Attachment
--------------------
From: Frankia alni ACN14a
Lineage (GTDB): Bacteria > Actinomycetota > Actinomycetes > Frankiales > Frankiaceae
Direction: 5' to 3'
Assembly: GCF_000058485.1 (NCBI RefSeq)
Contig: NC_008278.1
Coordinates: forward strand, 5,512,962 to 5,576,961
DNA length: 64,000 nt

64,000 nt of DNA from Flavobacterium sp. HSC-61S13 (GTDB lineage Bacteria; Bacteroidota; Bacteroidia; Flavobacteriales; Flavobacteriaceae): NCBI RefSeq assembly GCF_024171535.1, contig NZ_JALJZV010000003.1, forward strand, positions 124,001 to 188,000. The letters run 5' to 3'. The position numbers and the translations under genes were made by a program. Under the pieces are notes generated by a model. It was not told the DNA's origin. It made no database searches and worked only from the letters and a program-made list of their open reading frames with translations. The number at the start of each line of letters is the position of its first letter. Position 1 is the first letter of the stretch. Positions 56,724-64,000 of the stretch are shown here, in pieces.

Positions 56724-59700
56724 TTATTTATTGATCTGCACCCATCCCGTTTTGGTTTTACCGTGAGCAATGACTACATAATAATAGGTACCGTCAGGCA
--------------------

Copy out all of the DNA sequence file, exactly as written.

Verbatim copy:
From: Frankia alni ACN14a
Lineage (GTDB): Bacteria > Actinomycetota > Actinomycetes > Frankiales > Frankiaceae
Direction: 5' to 3'
Assembly: GCF_000058485.1 (NCBI RefSeq)
Contig: NC_008278.1
Coordinates: forward strand, 5,512,962 to 5,576,961
DNA length: 64,000 nt

64,000 nt of DNA from Flavobacterium sp. HSC-61S13 (GTDB lineage Bacteria; Bacteroidota; Bacteroidia; Flavobacteriales; Flavobacteriaceae): NCBI RefSeq assembly GCF_024171535.1, contig NZ_JALJZV010000003.1, forward strand, positions 124,001 to 188,000. The letters run 5' to 3'. The position numbers and the translations under genes were made by a program. Under the pieces are notes generated by a model. It was not told the DNA's origin. It made no database searches and worked only from the letters and a program-made list of their open reading frames with translations. The number at the start of each line of letters is the position of its first letter. Position 1 is the first letter of the stretch. Positions 56,724-64,000 of the stretch are shown here, in pieces.

Positions 56724-59700
56724 TTATTTATTGATCTGCACCCATCCCGTTTTGGTTTTACCGTGAGCAATGACTACATAATAATAGGTACCGTCAGGCA